A piece of public artwork has been vandalised just weeks after its official unveiling in the heart of Ayr’s library and theatre precinct, in what Burdekin Shire Council Mayor Lyn McLaughlin has condemned as a “disgusting and shameful act”.
The artwork, titled ‘Walking Forward’ by local artist Michael Dudley, was built from recycled materials and depicts the figures of a man and woman with a child holding a library book.
Burdekin Shire Council Mayor Lyn McLaughlin said in separate attacks on Friday 28 July and again on Monday night, vandals had damaged the artwork and torn the arms off the man and woman.
“It was a wonderful artwork created for the enjoyment of the whole community. A lot of people were involved in its development and were so proud of what had been achieved,” Cr McLaughlin said.
“Now it has been broken into pieces. I am absolutely disgusted.”
Cr McLaughlin said one hand of the male figure in the artwork was still missing so Council was appealing to the public to please come forward with any information that might help.
“This vandalism is the result of the mean-spirited actions of a small number of people who show no respect for public property. The majority of our residents are community-minded, good people and would be deeply disappointed by what has occurred,” she said.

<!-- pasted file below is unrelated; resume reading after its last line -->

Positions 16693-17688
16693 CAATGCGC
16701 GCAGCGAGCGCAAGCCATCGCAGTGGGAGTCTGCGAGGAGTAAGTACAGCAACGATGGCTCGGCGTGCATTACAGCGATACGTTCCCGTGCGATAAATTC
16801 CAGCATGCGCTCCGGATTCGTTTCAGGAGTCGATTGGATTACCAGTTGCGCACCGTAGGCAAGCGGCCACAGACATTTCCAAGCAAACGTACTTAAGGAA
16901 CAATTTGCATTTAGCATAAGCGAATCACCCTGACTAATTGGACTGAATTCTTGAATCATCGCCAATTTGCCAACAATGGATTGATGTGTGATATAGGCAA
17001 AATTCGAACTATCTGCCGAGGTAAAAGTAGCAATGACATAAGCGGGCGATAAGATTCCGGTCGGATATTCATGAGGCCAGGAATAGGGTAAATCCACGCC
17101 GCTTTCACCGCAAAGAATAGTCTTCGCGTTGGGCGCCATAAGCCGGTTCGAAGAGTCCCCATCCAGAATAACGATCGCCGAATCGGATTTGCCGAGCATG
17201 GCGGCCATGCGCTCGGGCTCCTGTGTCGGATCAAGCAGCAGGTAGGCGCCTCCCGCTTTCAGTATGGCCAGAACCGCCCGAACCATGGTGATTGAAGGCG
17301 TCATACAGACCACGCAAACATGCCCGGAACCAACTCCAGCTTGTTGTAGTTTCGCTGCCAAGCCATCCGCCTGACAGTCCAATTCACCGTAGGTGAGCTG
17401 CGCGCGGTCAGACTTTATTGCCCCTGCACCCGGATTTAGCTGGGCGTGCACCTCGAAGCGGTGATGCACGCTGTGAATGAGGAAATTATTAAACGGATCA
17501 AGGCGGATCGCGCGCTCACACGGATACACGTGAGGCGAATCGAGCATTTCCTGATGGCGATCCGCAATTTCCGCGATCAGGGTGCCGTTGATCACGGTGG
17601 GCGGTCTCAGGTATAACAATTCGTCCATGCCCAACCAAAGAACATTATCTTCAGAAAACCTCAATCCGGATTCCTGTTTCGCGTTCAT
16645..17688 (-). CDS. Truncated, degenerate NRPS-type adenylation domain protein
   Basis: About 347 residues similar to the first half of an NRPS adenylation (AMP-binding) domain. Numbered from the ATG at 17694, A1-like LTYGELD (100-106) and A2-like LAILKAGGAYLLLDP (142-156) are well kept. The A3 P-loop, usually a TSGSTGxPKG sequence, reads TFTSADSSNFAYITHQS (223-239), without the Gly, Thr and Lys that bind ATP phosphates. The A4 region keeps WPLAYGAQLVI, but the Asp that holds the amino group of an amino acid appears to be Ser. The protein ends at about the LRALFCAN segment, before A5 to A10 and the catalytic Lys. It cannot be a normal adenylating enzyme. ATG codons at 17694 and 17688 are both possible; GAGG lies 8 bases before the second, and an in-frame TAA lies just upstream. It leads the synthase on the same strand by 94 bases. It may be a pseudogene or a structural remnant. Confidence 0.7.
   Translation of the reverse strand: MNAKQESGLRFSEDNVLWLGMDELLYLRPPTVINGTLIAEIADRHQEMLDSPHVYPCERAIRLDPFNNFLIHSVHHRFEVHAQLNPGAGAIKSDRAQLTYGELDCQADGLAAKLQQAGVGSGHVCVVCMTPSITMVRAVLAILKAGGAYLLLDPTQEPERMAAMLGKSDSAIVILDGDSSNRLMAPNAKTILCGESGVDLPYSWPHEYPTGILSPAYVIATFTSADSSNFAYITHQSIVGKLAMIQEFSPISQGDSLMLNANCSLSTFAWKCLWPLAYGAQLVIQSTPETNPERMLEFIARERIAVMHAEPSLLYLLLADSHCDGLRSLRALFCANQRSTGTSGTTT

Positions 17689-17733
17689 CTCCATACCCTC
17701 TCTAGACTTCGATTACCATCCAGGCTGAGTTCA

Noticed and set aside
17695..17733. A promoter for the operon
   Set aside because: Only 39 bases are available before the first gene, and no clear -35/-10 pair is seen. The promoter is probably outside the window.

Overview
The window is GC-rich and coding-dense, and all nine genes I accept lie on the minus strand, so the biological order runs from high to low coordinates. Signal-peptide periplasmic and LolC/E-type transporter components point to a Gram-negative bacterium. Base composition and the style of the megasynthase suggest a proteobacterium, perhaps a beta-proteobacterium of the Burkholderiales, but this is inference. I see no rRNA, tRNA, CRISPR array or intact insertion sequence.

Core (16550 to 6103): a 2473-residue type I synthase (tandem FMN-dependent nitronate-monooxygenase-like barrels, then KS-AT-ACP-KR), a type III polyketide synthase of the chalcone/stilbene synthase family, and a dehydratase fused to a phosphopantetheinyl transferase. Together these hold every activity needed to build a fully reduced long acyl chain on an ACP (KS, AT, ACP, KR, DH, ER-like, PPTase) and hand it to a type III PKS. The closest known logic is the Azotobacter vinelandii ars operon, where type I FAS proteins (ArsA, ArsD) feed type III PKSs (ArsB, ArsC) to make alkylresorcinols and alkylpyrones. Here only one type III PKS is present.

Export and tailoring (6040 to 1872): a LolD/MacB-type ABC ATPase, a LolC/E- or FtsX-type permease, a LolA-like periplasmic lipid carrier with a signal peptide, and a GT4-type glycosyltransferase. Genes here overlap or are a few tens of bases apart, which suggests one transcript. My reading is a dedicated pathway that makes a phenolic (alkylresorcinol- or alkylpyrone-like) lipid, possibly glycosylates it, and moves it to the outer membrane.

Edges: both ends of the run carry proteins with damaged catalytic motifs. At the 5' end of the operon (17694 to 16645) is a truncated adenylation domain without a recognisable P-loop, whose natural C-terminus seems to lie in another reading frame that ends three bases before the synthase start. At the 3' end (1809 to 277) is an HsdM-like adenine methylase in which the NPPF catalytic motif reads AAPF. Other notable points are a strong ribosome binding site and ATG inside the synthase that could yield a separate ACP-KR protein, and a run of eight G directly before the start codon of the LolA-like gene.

“The matter has been forwarded to police and Council also offers a monetary reward, through Crime Stoppers.”
Cr McLaughlin said the artwork was the result of a community Think Tank staged in the Burdekin in February. “The Think Tank arose from the Burdekin Shire Council’s Regional Arts Development Fund (RADF) Advisory Group and from a desire to create future art, cultural and community development projects in the Burdekin,” Cr McLaughlin said.
Cr McLaughlin said vandalism cost ratepayers many thousands of dollars annually.
“When Council is required to spend money repairing vandalised property, it means those funds aren’t available to spend on other community services and facilities,” she said.
Cr McLaughlin urged anyone with information to contact Crime Stoppers on 1800 333 000.